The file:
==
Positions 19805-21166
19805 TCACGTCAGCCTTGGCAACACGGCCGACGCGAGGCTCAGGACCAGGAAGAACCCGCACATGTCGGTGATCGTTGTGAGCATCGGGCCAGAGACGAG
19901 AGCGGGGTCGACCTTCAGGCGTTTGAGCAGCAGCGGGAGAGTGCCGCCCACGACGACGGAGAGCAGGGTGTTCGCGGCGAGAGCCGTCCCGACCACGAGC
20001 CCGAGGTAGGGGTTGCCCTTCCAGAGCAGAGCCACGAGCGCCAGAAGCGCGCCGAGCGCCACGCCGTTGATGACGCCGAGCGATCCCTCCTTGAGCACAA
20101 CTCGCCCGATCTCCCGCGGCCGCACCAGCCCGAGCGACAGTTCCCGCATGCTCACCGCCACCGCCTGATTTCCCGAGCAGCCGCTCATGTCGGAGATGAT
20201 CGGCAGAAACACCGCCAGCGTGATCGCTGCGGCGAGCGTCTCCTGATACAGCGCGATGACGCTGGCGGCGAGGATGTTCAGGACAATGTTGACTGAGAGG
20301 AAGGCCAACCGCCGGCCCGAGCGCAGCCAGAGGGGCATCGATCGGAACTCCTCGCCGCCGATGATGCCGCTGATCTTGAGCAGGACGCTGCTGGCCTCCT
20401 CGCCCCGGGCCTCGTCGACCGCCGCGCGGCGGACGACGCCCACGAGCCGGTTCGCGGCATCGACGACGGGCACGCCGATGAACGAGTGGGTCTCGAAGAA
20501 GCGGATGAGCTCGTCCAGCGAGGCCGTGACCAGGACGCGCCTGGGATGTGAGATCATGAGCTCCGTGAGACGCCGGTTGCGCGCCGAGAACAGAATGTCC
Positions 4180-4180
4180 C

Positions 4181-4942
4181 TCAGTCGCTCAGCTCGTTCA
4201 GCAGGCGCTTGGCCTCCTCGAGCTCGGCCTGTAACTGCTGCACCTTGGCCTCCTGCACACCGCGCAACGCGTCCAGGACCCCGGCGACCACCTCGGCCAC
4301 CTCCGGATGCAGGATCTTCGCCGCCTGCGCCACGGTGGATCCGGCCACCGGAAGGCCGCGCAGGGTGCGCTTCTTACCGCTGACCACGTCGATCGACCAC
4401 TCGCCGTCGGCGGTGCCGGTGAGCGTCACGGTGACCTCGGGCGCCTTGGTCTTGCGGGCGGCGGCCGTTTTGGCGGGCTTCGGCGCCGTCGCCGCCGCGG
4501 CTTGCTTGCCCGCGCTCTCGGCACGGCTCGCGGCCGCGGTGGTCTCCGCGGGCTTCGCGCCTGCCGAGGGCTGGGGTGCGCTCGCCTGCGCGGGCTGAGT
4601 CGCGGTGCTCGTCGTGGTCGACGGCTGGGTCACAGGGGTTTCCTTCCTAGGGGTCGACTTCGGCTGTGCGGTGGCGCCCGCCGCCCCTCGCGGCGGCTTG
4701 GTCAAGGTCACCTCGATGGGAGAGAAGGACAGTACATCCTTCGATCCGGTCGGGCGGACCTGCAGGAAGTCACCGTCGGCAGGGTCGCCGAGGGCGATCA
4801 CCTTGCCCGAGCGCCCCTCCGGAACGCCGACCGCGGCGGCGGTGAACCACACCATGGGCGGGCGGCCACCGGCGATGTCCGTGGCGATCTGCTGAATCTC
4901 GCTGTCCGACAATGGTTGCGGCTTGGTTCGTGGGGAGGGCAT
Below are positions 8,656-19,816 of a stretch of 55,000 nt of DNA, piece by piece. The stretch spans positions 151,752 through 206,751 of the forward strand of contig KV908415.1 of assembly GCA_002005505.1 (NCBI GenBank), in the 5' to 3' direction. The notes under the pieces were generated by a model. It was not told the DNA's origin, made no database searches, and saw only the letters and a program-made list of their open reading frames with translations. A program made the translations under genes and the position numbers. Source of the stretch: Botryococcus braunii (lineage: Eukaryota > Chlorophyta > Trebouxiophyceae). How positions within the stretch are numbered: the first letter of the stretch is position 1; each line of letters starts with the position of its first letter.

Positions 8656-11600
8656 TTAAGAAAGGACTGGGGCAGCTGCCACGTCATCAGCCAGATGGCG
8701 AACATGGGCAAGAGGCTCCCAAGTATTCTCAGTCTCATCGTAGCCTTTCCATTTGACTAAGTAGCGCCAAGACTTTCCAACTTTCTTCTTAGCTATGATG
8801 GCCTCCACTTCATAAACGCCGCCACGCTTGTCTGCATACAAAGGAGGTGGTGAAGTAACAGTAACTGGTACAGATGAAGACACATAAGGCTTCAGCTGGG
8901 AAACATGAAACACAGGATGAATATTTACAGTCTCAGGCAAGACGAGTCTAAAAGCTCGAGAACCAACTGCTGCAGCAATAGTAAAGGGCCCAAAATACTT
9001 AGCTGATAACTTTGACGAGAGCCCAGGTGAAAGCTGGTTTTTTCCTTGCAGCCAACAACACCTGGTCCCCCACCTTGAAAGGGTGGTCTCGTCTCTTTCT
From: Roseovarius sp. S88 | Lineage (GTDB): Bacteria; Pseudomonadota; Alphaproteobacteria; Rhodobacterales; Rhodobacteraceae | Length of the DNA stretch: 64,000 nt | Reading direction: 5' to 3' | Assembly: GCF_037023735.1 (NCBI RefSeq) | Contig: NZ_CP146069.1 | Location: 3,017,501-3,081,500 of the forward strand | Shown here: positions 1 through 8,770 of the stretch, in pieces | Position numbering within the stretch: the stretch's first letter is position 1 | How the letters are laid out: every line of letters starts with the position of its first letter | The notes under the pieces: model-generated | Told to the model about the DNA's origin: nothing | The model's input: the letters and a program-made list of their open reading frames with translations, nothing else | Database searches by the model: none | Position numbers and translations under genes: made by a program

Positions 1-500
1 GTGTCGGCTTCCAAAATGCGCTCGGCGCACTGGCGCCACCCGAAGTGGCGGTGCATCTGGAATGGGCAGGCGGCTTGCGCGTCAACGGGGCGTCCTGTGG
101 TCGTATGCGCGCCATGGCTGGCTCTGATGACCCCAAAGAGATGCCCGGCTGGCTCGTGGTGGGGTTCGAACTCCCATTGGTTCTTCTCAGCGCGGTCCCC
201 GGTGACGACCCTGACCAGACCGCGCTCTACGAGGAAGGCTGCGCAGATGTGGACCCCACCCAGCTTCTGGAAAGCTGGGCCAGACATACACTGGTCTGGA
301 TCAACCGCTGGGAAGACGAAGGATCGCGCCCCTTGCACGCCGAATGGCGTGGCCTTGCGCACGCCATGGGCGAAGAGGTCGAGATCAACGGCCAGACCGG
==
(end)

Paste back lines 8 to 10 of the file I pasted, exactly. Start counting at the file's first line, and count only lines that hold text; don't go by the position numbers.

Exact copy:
20401 CGCCCCGGGCCTCGTCGACCGCCGCGCGGCGGACGACGCCCACGAGCCGGTTCGCGGCATCGACGACGGGCACGCCGATGAACGAGTGGGTCTCGAAGAA
20501 GCGGATGAGCTCGTCCAGCGAGGCCGTGACCAGGACGCGCCTGGGATGTGAGATCATGAGCTCCGTGAGACGCCGGTTGCGCGCCGAGAACAGAATGTCC
Positions 4180-4180